Are Vettel's title hopes slipping through his fingers?

Departure Lounge: Hungarian Grand Prix (1:12)

ESPN's Jennie Gow shares her thoughts on the three things we learnt from the 2018 Hungarian Grand Prix. (1:12)

BUDAPEST, Hungary -- As hard as the past two races have been for Sebastian Vettel, he still enters the summer break with his best shot at a world championship since 2013. He has lost 32 points to Lewis Hamilton in the space of a fortnight, but in that same time Ferrari has made a big step forward with its car, and specifically its engine development. The 24-point gap that now stretches between him and Hamilton in the standings shouldn't be as big as it is, but don't be fooled, Vettel is still very much in the fight.

At the launch of the Ferrari SF71-H in February, technical director Mattia Binotto talked about how the new design would keep the strengths of last year's car but close the gap to Mercedes in other areas. In testing there was widespread scepticism Ferrari's new longer wheelbase design had made the necessary gains to fight Mercedes for the title, but the evidence from the first 12 races suggests it is now the best car in Formula One.

The SF71-H has kept to Binotto's promise of retaining an advantage at tracks where its predecessor was strong, while closing in or eliminating the gap to Mercedes at others. The first clear indicator came in Canada when Vettel took a solid win on a power-sensitive circuit and in Silverstone the progress was confirmed at a track that has historically rewarded Mercedes' trademark punches of engine power and efficient aero. Both circuits had been Mercedes stomping grounds in recent years, but in 2018 the tables turned in Ferrari's favour.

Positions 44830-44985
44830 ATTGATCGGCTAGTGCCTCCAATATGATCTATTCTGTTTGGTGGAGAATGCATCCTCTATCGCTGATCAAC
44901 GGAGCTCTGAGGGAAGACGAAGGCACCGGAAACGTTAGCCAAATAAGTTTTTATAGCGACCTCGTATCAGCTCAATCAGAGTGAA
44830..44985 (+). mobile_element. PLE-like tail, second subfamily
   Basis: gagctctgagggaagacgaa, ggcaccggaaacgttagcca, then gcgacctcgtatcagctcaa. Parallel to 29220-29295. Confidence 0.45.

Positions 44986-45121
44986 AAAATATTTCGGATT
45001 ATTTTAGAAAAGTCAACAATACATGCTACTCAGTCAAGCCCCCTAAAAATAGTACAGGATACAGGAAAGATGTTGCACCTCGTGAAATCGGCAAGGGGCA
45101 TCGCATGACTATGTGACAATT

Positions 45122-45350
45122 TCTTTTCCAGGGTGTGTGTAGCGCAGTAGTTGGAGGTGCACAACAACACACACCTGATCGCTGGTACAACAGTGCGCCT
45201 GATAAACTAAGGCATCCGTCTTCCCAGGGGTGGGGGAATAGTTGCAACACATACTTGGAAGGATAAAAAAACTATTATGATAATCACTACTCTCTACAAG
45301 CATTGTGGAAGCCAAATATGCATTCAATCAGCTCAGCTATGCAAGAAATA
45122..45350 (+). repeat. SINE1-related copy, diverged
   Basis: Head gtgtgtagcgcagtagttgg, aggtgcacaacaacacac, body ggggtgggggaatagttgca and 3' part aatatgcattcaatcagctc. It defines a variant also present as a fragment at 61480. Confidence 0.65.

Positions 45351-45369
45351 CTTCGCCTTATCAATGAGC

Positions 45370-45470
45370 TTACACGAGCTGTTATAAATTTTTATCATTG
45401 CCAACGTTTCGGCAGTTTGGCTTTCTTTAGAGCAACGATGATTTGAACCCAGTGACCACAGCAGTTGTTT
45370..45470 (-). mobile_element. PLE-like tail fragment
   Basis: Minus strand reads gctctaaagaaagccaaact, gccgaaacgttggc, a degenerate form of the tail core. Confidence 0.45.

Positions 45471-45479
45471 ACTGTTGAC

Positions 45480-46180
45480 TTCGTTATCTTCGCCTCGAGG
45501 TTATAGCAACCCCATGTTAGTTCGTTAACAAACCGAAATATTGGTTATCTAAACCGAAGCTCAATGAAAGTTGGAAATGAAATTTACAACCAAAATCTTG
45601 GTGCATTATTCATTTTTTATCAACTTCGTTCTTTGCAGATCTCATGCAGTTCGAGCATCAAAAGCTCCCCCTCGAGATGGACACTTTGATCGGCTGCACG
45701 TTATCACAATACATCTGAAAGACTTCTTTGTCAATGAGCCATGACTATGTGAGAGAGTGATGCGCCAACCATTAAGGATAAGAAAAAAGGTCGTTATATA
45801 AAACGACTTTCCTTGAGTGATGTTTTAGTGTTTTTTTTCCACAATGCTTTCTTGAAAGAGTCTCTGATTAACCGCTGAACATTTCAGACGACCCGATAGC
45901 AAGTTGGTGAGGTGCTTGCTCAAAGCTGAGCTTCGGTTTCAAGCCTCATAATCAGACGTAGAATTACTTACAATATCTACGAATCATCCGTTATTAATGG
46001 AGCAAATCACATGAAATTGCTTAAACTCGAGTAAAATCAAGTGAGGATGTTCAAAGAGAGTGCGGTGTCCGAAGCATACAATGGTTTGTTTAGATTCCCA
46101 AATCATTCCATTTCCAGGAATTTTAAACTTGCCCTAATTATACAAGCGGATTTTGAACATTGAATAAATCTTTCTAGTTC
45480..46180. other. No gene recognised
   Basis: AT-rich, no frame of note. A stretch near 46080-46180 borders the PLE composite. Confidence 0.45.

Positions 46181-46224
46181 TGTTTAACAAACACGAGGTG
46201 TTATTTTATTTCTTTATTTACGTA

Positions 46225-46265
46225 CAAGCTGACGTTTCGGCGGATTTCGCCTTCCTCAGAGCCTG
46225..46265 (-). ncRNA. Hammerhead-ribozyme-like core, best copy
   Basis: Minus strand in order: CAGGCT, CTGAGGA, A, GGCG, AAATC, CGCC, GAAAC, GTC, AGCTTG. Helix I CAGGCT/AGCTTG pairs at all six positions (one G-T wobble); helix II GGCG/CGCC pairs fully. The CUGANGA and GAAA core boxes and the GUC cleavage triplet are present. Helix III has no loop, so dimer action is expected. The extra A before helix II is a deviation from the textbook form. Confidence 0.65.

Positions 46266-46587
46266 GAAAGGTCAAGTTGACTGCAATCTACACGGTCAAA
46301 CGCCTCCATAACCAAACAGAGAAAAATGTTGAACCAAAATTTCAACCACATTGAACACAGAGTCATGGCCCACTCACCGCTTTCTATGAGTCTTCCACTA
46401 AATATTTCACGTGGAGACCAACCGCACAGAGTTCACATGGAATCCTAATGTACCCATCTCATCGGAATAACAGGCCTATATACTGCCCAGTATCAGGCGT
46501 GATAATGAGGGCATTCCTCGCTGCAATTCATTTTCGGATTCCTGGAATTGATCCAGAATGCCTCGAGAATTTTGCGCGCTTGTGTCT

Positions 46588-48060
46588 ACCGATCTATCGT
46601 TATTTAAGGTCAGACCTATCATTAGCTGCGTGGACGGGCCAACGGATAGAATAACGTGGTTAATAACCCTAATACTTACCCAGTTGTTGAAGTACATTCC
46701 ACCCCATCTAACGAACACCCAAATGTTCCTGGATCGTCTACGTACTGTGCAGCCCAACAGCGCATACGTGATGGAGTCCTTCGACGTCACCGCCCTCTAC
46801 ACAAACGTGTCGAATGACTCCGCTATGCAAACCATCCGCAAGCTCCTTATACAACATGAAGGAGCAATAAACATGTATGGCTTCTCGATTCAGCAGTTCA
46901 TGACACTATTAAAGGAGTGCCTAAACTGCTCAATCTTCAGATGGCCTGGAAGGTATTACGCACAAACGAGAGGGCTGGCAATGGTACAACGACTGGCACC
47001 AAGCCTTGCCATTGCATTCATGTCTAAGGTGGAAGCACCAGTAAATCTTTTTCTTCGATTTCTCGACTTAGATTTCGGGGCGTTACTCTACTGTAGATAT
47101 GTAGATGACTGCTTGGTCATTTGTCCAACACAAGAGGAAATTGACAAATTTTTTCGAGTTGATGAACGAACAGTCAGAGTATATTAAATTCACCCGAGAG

Power play

One of the clear areas where Ferrari has gained an advantage this year is with its power unit. Not only has the latest V6 hybrid from Maranello closed the gap to Mercedes, it has taken a significant lead in terms of power output. The most recent step forward was unusually sudden given the maturity of the current engine regulations and was first obvious in Silverstone before growing again in Germany. The advantage is clear to see in speed traces of the cars on straights and it has left Mercedes unable to respond in the short-term.

The engine arms race between Mercedes and Ferrari has also wiped Red Bull out of serious title contention. Max Verstappen claimed he was losing 0.8s per lap to Ferrari at the Hungaroring due to Renault's power deficit -- and that coming on one of the least power-sensitive circuits on the calendar. Last year the Red Bull and Ferrari cars were well suited to the same kind of circuits, but this year Ferrari's power advantage is too much for the RB14 chassis to compensate for. Mercedes is just about clinging on, but even at the Hungaroring Ferrari had a sizable edge in the first sector of the lap where power is more important than cornering speed. Had it remained dry for qualifying, Vettel and teammate Kimi Raikkonen had the kind of performance to comfortably secure the front-row of the grid and ease to a one-two victory on Sunday.

Instead the weather levelled the playing field in qualifying and presented Hamilton a stage on which to shine. In the wet Ferrari's power advantage was cancelled out and Vettel looked distinctly average as he was forced to settle for fourth place behind Raikkonen. Vettel's race pace on Sunday was far more impressive, however, and had his left front tyre gone on cleanly at his pit stop he would have emerged back on track ahead of Valtteri Bottas and in a strong position to challenge Hamilton towards the end of the race.

Looking ahead